# Separable Partial ODE

1. Nov 4, 2008

### Number 7

Find the general solution of:

x.du/dx - (1/2).y.du/dy=0

I know that for it to be separable u(x,y)=X(x)Y(y)

so:

x.Y(y)dX/dx + (1/2).X(x)dY/dy = 0

which cancels to:

x/X(x).(dX/dx) = - y/2Y(y).dY/dy

so:

X(x) = -c. Y(y) c is some constant

so:

x/X(x).dX/dx = c
y/2Y(y).dY/dy=c

from here i am stuck. Any help appreciated
Thanks

2. Nov 4, 2008

### Office_Shredder

Staff Emeritus

Also, separation of variables is your friend. Just because you learned a method of solving differential equations a while ago doesn't mean you should abandon it

$$\frac{x}{X(x)}\frac{dX}{dx} = c$$

So

$$\frac{dX}{X} = c \frac{dx}{x}$$

3. Nov 4, 2008

### Number 7

Thanks I get
c.ln(x) + C=ln(X) => X=Ax^C
c.ln(y) +C= 1/2 ln(Y) => Ay^2C

so u(x,y)=X.Y=A^2(y^2C)(x^C)

...the contants for integration are required right? Just wondering because the second part of the question would be easier if they weren't there:

determine u(x,y) which satisfies the boundary conditon u(1,y)= 1 +sin y

I would go about this by making 1+siny = A^2((1)^C(Y^2C))

=> A^2=[1 - Sin(y)]/[y^2C]

so u(x,y) satisfied by the boundary condtion is:

u(x,y)=[1 - Sin(y)]/[y^2C].x^C.y^2C

y^2C cancel so:

u(x,y)=[1 - Sin(y)].x^C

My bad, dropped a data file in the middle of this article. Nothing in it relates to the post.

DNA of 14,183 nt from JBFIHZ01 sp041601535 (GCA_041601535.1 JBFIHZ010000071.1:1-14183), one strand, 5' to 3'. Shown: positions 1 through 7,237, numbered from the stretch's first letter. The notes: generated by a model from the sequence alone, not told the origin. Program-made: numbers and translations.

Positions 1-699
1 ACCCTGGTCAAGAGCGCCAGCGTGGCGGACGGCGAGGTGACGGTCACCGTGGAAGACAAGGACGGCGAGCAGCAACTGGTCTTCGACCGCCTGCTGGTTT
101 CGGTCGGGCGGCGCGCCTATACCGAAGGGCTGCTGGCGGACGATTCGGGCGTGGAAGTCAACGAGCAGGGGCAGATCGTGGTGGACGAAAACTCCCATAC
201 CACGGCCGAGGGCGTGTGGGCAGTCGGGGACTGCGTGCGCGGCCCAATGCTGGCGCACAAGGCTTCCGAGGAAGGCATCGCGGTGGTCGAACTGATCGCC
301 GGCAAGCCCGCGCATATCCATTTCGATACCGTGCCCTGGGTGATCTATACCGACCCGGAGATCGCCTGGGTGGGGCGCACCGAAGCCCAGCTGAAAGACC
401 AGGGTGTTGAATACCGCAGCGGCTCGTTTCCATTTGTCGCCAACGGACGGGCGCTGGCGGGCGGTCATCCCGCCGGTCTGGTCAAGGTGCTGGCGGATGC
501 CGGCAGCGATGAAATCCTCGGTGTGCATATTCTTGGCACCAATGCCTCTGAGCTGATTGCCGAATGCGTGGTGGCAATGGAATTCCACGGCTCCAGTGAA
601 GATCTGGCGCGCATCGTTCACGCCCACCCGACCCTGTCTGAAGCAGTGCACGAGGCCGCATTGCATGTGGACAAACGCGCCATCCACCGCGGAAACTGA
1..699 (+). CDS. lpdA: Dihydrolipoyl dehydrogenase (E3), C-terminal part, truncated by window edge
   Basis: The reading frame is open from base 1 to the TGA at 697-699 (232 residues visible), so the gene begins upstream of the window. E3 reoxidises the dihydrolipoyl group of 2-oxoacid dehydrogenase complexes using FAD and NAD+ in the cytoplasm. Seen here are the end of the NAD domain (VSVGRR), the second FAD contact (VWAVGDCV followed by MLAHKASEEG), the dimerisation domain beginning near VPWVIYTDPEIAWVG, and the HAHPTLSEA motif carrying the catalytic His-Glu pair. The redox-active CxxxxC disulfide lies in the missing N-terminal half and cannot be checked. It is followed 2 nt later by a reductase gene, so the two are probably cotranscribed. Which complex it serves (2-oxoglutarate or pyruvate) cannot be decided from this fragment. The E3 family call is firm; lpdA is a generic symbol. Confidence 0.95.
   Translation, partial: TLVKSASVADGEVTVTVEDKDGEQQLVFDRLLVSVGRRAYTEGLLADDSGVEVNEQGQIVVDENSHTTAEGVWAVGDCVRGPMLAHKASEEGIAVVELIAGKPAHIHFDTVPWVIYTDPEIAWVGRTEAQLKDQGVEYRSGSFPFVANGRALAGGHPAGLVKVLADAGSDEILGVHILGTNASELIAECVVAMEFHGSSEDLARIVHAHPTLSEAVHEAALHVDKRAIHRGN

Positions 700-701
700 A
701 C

BUT how do you get rid of that C or am i being stupid and iv made a previous mistake/mistakes

EDIT :OK Long winded but from finding out X and Y I can find the original c and hence A by finding the ratio between X an Y which is x/y^2 so A is known. Then the boundary condtion is simply finding the constant of integration c with known A? Il leave the previous mess on the post just to check your opinion.
Thanks

Last edited: Nov 4, 2008
4. Nov 4, 2008

### Office_Shredder

Staff Emeritus
You have some sloppy coefficient carrying there, but got lucky and ended up with an equivalent formula anyway

$$\frac{dX}{X} = c \frac{dx}{x}$$

So

$$ln(X) = cln(x) + C_x$$
which gives us

$$X = x^c*A_x$$ where $$A_x = e^{C_x}$$. This is important because the constant of integration obtained in the formula for Y need not be the same (it happens not to matter in this case, but you could shoot yourself in the foot). Similarly

$$\frac{dY}{Y} = 2c\frac{dy}{y}$$ which gives us

$$ln(Y) = 2cln(y) + C_y$$

and hence
$$Y = A_yy^{2c}$$ where $$A_y = e^{C_y}$$.

So

$$u(x,y) = A_xA_yx^cy^{2c}$$ we combine the multiplicative constants to get

$$u(x,y) = Ax^cy^{2c}$$

But hark! This gives not the final solution. Because any linear combination of these is also a solution. In particular any infinite summation that happens to uniformly converge is also a solution. You know an infinite summation of 1+siny in terms of y, so try finding A's and c's such that when you sum up all the terms and set x=1 you get the power series of 1+siny